The Ministry of Food and Agriculture (MoFA) has warned encroachers to stay off its farmlands or face prosecution.
As a measure to discourage the practice, the MoFA had erected ‘stop work’ signs on all its farmlands, particularly irrigated fields at Dawhenya and Weija, where individuals and estate developers constructed structures, including buildings, on large tracks of the land meant for farming.
The sector Minister, Alhaji Mohammed Muniru Limuna, announced these in Accra yesterday, when he responded to questions from journalists at the ministry’s turn of the Meet-the-Press series.
The Ghanaian Times last Wednesday, reported that about half of the 2,800 hectares of land acquired by government for the Dwahenya Irrigation Scheme had been encroached upon by individuals and estate developers.
The Minister said he had directed the Chief Director and other officers of the MoFA to compile a comprehensive database of the ministry’s lands, so that it could advance its case at court.
Alhaji Limuna said the MoFA would utilise the farmlands to increase food production, stressing that it planned to ensure sustainable agriculture and agri-business towards food security.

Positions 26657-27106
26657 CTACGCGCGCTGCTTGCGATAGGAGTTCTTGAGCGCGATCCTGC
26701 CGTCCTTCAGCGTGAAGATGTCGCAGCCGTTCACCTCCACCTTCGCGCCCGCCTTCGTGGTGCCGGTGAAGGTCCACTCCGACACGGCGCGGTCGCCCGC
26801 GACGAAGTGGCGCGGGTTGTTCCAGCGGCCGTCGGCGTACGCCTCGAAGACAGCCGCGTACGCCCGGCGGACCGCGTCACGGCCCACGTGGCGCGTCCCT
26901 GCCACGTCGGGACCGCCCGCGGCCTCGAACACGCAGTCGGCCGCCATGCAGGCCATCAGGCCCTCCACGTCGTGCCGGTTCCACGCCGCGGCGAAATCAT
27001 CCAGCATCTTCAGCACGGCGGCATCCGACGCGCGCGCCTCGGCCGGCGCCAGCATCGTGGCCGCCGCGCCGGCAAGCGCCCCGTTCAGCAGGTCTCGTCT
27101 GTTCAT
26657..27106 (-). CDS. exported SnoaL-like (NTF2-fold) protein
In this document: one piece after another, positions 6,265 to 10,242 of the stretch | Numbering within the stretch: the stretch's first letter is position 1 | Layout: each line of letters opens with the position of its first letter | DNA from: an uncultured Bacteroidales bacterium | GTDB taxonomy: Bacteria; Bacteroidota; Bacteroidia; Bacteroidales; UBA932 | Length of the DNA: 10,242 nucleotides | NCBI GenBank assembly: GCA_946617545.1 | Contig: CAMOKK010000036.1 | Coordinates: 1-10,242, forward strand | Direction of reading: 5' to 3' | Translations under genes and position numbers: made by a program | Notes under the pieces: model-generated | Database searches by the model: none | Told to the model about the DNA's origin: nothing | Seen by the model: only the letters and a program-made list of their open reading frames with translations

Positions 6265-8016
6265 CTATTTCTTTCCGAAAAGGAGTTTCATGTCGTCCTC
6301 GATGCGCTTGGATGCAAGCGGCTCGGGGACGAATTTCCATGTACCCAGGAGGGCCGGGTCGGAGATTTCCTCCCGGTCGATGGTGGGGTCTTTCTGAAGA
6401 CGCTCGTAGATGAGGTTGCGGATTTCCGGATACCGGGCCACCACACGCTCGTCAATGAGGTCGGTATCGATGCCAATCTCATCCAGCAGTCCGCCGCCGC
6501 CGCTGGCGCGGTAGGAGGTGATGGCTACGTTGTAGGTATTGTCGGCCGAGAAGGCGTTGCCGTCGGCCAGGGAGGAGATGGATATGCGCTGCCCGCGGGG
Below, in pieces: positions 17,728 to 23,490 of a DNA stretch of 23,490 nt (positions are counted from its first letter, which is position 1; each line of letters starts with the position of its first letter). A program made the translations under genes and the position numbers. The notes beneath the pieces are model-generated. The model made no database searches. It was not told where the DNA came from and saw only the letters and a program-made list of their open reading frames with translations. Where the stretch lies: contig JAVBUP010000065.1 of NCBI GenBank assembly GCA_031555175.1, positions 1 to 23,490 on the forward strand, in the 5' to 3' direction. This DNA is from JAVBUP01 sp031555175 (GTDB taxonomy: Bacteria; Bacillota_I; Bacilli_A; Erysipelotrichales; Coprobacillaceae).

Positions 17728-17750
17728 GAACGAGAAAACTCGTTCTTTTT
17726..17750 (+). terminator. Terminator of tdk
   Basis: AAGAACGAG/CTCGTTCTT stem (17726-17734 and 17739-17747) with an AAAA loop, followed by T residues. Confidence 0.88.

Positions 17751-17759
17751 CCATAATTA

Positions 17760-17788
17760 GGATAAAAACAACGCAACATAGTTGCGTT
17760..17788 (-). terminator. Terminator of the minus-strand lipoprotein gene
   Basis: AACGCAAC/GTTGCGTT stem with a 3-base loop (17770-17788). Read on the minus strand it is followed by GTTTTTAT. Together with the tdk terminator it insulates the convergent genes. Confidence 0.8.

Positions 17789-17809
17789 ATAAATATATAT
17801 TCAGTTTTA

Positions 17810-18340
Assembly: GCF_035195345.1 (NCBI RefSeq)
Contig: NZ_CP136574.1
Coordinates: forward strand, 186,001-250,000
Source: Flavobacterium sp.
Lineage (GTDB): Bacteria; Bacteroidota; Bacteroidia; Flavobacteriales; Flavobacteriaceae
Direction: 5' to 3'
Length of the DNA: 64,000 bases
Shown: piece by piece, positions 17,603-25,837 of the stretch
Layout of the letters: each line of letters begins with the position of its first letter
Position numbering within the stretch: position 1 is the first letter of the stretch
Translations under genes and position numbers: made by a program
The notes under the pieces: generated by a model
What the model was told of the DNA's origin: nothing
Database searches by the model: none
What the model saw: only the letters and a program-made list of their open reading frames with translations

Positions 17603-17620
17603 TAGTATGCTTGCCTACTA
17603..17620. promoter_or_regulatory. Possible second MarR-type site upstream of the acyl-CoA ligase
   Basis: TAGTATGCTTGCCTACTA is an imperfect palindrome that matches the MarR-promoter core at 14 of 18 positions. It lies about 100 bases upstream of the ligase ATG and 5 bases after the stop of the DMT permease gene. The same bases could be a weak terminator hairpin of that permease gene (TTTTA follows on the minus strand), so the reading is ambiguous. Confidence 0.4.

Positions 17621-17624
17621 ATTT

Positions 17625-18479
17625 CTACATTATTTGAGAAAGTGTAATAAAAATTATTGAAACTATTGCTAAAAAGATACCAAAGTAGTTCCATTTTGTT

He said the sector’s annual contribution to Gross Domestic Product as of last year, was six per cent.
Alhaji Limuna said at least, 10 per cent of total government discretionary expenditure was committed to the agriculture sector, to enhance productivity, while employing public private partnership, to accelerate agricultural growth and development.
As part of its strategic implementation strategy to achieve its set targets, the minister said, the ministry had rolled out interventions in the sector.
Alhaji Limuna said it had also started implementing projects, including the West Africa Agricultural Productivity Programme [WAAPP], the Ghana Commercial Agriculture Project [GCAP], the Northern Rural Growth Project [NRGP], the Ghana Agriculture Sector Investment Project [GASIP], the Rice Sector Support Programme and the Out-grower Value Chain Fund.
He said the ministry was planning to meet the Bank of Ghana to allow some financial institutions to provide monetary support to farmers without collateral.
The ministry, Alhaji Muniru said, had collaborated with the Council for Scientific and Industrial Research to develop high yielding varieties of millet, maize, cassava and rice.
It had also rehabilitated five agriculture stations for seed multiplication and set up technology dissemination centres to train farmers and agriculture extension officers.
By Francis Asamoah Tuffour & Dennis Amegede